What are the symptoms of endometriosis?
Endometriosis is a painful condition where the endometrium, the tissue that usually grows inside the uterus, grows in other places besides the uterus. These abnormal buildups of endometrium usually include the Fallopian tubes, the ovaries, and the tissue lining the pelvis.
The endometrium that lines the uterus is normally discharged during menstruation. However, the abnormal buildup of endometrium does not have a way of escaping, so it builds up. If endometriosis occurs in the ovaries, endometriomas may form, which are essentially cysts.
The tissue surrounding the misplaced endometrium can become irritated, developing scar tissue and causing the pelvic and organs to stick to each other. This condition can cause pain, especially during the menstrual period and there can be fertility issues. Fortunately, the condition can be treated.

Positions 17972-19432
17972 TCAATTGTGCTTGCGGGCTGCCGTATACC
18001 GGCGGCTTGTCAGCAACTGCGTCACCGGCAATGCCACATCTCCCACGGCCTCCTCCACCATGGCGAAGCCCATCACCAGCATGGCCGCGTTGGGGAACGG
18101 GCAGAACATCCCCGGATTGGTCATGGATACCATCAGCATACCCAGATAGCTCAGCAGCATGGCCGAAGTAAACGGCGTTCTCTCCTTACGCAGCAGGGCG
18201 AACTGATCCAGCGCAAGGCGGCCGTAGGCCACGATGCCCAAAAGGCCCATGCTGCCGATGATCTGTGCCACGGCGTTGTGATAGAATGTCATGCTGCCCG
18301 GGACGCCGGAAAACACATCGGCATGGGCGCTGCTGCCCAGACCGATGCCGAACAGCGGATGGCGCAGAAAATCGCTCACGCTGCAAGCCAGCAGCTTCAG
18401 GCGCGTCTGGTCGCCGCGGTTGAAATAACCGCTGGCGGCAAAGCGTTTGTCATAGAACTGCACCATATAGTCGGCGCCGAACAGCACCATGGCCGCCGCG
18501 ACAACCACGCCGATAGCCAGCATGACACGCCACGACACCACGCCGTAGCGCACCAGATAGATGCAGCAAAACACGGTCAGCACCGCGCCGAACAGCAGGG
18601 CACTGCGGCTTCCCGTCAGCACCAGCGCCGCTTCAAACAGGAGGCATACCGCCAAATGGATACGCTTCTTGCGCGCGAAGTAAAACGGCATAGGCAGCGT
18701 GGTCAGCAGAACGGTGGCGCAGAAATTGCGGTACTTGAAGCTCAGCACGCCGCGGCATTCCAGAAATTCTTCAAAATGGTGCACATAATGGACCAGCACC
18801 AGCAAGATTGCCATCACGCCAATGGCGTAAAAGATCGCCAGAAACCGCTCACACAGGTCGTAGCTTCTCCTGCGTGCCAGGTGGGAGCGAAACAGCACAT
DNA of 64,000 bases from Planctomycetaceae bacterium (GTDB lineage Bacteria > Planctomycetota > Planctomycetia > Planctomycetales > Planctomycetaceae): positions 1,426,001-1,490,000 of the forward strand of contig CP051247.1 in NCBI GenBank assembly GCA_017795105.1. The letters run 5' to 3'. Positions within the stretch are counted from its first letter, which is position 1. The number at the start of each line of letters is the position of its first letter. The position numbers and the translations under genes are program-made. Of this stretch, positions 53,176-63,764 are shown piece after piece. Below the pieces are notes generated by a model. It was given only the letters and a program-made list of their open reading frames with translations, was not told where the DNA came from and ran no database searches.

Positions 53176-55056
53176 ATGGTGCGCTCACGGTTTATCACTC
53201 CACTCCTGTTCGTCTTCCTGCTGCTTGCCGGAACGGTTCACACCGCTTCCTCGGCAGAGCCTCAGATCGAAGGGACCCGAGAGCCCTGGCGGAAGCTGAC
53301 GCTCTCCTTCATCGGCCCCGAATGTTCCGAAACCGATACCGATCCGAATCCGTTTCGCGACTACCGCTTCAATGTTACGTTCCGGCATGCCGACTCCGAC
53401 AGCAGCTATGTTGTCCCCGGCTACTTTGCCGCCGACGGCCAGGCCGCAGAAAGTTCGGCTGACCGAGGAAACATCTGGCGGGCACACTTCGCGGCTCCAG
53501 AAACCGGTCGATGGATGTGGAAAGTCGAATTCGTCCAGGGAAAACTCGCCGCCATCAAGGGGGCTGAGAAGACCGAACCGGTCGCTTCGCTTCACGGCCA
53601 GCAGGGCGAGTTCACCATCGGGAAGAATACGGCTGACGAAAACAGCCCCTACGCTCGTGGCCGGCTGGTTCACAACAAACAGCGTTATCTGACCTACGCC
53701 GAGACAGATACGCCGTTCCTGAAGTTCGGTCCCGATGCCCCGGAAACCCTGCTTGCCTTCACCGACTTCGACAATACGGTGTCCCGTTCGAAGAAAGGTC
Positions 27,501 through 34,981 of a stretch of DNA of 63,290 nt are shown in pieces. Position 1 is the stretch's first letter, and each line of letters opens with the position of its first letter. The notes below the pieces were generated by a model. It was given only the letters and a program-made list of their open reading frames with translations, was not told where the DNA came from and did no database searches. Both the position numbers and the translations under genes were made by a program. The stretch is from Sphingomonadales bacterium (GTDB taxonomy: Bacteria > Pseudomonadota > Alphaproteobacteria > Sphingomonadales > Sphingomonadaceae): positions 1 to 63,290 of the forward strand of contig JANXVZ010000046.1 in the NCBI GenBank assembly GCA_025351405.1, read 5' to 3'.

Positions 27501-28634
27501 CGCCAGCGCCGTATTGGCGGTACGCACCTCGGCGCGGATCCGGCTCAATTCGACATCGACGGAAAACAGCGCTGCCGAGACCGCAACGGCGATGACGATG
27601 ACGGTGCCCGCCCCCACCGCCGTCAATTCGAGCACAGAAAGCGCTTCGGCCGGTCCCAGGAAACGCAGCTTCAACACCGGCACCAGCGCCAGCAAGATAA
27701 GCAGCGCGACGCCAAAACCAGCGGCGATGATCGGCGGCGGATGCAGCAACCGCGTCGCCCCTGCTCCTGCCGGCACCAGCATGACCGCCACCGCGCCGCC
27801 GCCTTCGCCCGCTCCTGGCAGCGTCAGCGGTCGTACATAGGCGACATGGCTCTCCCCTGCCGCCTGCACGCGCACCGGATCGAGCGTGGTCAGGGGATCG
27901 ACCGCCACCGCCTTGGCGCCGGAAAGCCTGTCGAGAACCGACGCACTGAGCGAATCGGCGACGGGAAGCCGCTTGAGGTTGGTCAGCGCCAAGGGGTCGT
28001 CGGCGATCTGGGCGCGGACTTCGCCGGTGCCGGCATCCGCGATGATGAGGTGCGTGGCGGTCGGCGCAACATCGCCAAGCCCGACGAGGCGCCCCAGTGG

The principal symptom of endometriosis is pelvic pain, especially associated with the menstrual period. Not only do patients with endometriosis report that menstrual cramps are more painful than usual but that they increase in intensity every time. The following are some of the symptoms of this condition.
- Cramping and pelvic pain can start before the menstrual period and extend several days into it. Abdominal and lower back pain may also be present.
- Painful bowel movements.
- Pain during intercourse
- Excessive menstrual bleeding.
- Infertility. This is a more severe symptom of the disease. The scar tissue buildup can irreparably damage the reproductive organs, making conception impossible.
- Irritated Bowel Syndrome. Gas, diarrhea, and regular constipation are all symptoms of IBS